|The JuJus started as a trio doing a parody of the Beatles at Godwin high school in Grand Rapids in 1963. Members were Rod Shepard on guitar, Max “Junior” Colley on sax; and Bill Gorski drums, their name came from Max’s little brother’s pronunciation of “Junior”. In 1964 the band added Ray Hummel III on vocals and guitar and Rod moved to the bass. Hummel had a distinctive voice, and his talent for folk-influenced songwriting changed the band’s sound. Later on Rick Stevens of the Paeans (who had an unreleased 45 recorded at Fenton) came in to play guitar.The band played live shows at the Ponytail in Grand Rapids and nearby towns like Holland and Saugatuck. In 1965 worked out a deal with Dave Kalmbach of Great Lakes Recording to do their live act between films at the Hour Theater in exchange for recording time when the theater was closed.Great Lakes worked as a vanity label in that the bands had to cover all recording and pressing costs and do their own promotion. Studios were originally in Dave Kalmbach’s basement, then moved to the Hour Theater, and later to the nearby town of Sparta. Bands would chose whatever label name they wanted for their 45, Fenton being the most common choice. The records were pressed at the American Record Co. in Owosso, MI, later destroyed by fire in October, 1972. Rod Shepard says, “those records sold for about ninety-eight cents of which we ended up with about a dime.”The Ju Jus first 45 had two Hummel originals, the amazingly powerful You Treat Me Bad and the fifties-sounding Hey Little Girl. The record did well locally, supposedly reaching #2 on a chart in western Michigan in October, 1965. The future looked good and Drummond Records of Detroit offered Ray Hummel a contract based on his songwriting. The band couldn’t sign because a newly-married Ray refused to tour out of state, and Ray soon left the band. He recorded a few solo pop 45s over the years, including Gentle Rain / Fine Day on Fenton with Max Colley playing sax and Bill Gorski on drums.The JuJu’s had several personnel changes before making their next record. Brett Wells came in on vocals, and Bruce Essex, who had played guitar with Rick Stevens in the Paeans joined for part of 1966. Then Max Colley left and Bill Gorski was drafted, so the band found guitarist Ron Burke and drummer Ron Homrich. Before long Brett left and Ron Burke took over on vocals. Rick Stevens now became the primary songwriter for the band.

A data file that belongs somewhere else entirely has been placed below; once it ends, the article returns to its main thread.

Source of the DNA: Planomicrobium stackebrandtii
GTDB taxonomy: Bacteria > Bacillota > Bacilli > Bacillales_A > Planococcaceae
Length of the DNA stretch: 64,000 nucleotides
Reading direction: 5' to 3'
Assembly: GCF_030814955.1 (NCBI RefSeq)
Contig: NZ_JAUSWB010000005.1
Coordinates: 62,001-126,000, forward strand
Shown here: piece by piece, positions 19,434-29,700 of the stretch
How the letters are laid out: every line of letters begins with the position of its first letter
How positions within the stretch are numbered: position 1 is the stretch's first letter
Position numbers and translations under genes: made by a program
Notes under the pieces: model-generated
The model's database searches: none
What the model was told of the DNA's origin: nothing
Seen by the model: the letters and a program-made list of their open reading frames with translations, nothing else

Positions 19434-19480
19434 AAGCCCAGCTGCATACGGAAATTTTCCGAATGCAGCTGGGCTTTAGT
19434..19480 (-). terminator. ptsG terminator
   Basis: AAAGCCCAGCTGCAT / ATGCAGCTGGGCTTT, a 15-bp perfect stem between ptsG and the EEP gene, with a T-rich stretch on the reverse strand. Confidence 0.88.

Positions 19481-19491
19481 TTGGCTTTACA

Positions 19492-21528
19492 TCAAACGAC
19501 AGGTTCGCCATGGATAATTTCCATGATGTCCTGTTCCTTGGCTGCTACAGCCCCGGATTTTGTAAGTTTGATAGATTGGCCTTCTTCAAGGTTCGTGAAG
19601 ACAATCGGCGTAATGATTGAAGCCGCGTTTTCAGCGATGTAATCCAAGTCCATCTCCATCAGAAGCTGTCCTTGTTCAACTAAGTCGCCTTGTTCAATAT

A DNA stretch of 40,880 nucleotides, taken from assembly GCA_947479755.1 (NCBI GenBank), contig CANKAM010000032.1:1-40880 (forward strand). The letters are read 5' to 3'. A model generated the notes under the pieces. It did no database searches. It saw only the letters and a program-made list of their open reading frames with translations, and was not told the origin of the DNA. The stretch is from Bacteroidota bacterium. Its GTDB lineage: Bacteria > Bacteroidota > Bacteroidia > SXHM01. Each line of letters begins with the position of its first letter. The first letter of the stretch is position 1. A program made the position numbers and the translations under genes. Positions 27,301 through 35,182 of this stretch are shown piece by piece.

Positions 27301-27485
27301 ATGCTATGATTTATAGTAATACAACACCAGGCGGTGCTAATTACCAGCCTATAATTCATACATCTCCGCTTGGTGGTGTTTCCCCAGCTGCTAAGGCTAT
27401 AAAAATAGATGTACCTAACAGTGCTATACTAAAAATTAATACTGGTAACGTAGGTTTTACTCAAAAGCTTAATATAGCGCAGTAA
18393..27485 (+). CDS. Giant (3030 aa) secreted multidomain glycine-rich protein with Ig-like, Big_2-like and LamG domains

Though missing Ray’s unique vocals, their second 45, from 1966, is just as good as their first. I’m Really Sorry has been one of my favorite garage songs since I first heard it, and Do You Understand Me is a strong Stones-influenced punker with sharp guitar, buzzing sounds and broken glass. The United label is another band-financed record recorded through Fenton.
In the summer of ’67 their manager Jim Geeting opened The Island, a teen club in Ludington, in which the Ju Ju’s played regularly and supported touring national acts like the Kingsmen and the Electric Prunes. By this time the band had a tougher rock sound.
In late 1967 the band broke up as Rod Shepard and Rick Stevens went into the military. Rick Stevens joined the Air Force and later died in a plane crash in New Mexico. A number of unreleased songs recorded over the years at the Hope, Chess, and Phil Robert studios have yet to see commercial release. Until recently they were distributed on tape and CDR, but they are currently unavailable, and I haven’t heard them yet.
|The JuJus – You Treat Me Bad
The JuJus – Hey Little Girl
The JuJus – Do You Understand Me
The JuJus – I’m Really SorrySources: 60sgaragebands.com interview with Rod Shepard, Ray Hummel interview by Dave Walters in R.P.M. #4 now reproduced on GrandRapidsRocks.comUse with Permission from “Michigan Garage Hangover” Websitehttp://www.garagehangover.com/?q=JuJus
Videoclip edited by Jean-Lou Steinmann & Oktay Gurbuz
“YOU TREATED ME BAD”
from The JuJus LP/CD “You Treated Me Bad” on Ray Hummel III Records
8 mm footage of The JuJus from 1965 courtesy of Bill Gorski, with additional photos from the collection of Ray Hummel III.
Text and Music: Ray Hummel III
THE JU JU’S
From the JuJus LP / CD: